Your education and awareness of policy will train you to read bills from a critical perspective. Every bill or proposed piece of legislation is available for reading by the public (both on the National and Local levels).
Becoming aware of what a bill really intends to change and what its purposes are is up to you to critically analyze. It is our responsibility to educate ourselves and become aware. It is only then that we can take action.
Let’s talk about one example of a bill being proposed at the National level. Senate Bill, SA1379 has been introduced to require “certain dietary supplement manufacturers to report certain serious adverse events”.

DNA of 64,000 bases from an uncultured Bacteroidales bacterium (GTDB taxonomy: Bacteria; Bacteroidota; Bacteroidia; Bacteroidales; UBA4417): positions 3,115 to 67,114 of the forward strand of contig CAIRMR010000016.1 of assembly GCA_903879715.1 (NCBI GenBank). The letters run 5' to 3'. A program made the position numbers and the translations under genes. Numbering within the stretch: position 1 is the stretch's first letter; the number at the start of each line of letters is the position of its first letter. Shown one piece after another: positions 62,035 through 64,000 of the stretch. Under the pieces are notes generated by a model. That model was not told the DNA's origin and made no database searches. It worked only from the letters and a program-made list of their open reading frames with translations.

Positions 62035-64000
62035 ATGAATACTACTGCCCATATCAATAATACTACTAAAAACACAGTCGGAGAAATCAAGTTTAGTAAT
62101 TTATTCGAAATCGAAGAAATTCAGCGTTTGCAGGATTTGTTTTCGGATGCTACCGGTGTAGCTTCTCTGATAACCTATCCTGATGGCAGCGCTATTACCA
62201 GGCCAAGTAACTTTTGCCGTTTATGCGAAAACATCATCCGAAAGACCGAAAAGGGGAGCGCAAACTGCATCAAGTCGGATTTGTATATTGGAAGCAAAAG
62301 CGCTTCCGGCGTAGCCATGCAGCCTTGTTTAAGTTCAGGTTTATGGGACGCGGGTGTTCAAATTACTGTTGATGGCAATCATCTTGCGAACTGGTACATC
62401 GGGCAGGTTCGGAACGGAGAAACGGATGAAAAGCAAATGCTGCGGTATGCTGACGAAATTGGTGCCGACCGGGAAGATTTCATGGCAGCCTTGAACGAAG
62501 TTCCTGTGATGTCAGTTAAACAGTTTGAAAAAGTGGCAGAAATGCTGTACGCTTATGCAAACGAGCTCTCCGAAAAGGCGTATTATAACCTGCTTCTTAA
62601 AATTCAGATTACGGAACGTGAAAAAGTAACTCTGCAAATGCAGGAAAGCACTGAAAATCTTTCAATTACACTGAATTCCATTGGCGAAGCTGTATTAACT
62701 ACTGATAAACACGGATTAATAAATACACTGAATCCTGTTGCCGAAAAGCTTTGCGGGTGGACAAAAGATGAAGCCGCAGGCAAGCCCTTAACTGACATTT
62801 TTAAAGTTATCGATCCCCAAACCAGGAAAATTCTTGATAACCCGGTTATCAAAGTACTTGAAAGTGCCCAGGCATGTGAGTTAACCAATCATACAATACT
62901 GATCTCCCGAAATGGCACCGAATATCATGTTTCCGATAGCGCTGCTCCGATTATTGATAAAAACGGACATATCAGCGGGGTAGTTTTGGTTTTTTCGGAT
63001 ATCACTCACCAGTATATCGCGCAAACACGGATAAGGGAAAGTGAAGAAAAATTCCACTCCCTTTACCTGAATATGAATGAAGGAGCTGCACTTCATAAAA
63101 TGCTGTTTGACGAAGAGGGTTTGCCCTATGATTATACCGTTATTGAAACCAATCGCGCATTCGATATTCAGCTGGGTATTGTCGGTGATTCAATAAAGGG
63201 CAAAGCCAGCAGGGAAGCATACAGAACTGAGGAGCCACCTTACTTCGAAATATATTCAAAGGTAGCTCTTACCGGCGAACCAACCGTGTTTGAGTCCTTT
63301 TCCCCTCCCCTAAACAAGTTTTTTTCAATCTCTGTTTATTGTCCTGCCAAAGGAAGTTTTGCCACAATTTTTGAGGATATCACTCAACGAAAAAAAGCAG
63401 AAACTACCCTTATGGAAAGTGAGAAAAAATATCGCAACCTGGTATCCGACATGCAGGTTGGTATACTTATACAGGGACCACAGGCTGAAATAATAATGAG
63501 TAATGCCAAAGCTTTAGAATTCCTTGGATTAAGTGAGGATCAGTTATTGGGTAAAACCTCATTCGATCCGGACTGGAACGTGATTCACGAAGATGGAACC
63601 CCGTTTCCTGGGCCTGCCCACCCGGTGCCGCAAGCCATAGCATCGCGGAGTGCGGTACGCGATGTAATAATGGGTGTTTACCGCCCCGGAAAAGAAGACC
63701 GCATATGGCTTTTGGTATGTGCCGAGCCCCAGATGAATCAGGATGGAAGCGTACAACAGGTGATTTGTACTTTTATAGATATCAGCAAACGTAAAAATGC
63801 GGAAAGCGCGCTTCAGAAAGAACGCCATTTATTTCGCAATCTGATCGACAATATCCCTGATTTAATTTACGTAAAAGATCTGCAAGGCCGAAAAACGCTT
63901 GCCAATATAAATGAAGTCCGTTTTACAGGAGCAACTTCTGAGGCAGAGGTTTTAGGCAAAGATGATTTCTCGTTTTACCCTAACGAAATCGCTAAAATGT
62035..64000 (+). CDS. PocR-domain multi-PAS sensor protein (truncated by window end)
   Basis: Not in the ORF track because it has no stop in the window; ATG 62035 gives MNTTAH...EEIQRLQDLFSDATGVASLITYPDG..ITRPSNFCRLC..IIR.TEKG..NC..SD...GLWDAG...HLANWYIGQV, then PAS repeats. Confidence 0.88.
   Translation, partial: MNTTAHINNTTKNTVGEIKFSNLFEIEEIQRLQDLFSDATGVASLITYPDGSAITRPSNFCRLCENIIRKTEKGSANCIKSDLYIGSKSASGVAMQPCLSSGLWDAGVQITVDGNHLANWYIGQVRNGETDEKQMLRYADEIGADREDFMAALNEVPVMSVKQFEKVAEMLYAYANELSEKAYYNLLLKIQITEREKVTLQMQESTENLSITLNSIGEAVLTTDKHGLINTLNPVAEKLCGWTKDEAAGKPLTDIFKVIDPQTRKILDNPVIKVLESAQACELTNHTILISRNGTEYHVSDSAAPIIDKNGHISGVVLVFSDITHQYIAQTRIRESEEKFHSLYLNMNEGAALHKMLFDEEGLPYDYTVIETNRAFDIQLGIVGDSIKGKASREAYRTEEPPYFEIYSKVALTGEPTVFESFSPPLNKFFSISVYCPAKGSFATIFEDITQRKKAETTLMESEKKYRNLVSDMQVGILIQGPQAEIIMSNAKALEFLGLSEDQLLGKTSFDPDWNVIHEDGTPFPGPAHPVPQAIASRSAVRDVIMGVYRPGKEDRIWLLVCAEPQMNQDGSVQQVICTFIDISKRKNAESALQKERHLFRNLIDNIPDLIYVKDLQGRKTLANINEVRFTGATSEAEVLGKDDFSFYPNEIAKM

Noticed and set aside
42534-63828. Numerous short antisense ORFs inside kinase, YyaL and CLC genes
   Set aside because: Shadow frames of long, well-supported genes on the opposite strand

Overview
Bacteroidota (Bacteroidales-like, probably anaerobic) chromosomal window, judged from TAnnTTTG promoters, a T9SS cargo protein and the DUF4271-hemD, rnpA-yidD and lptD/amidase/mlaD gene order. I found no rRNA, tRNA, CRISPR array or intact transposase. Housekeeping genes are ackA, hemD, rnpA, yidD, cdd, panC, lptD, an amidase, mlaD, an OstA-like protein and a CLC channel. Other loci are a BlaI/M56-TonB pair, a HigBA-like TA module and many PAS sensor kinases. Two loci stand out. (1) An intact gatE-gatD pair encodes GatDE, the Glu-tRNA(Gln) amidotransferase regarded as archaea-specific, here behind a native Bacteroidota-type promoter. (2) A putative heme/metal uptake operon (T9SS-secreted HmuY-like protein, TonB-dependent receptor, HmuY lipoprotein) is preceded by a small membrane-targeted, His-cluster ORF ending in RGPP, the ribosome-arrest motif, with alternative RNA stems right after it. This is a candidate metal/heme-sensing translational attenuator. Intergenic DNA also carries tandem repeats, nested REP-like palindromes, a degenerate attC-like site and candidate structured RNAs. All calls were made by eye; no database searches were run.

What does this REALLY say? What does this bill actually intend to do? What is its purpose?
Education and awareness will take you into the text of this bill with knowledge and a critical eye. Then you can make an informed and responsible decision.
Becoming an advocate on any policy issue requires determination and passion. After education and analysis of any particular piece of legislation we can decide to accept the bill or reject it.
If you accept or agree that a proposed bill should be enacted and made law you can sit back and let it run its due course. If, however, you reject a policy and find it unfair, objectionable or unjust, it’s time to take action.
Policy advocates take action in several ways. They can be individuals or groups. They either attempt to improve existing policy, establish new policy or make attempts to defeat existing policy. They act.
No matter the effort, if you want to change laws, you will need some tips on how to create the change you wish to see implemented.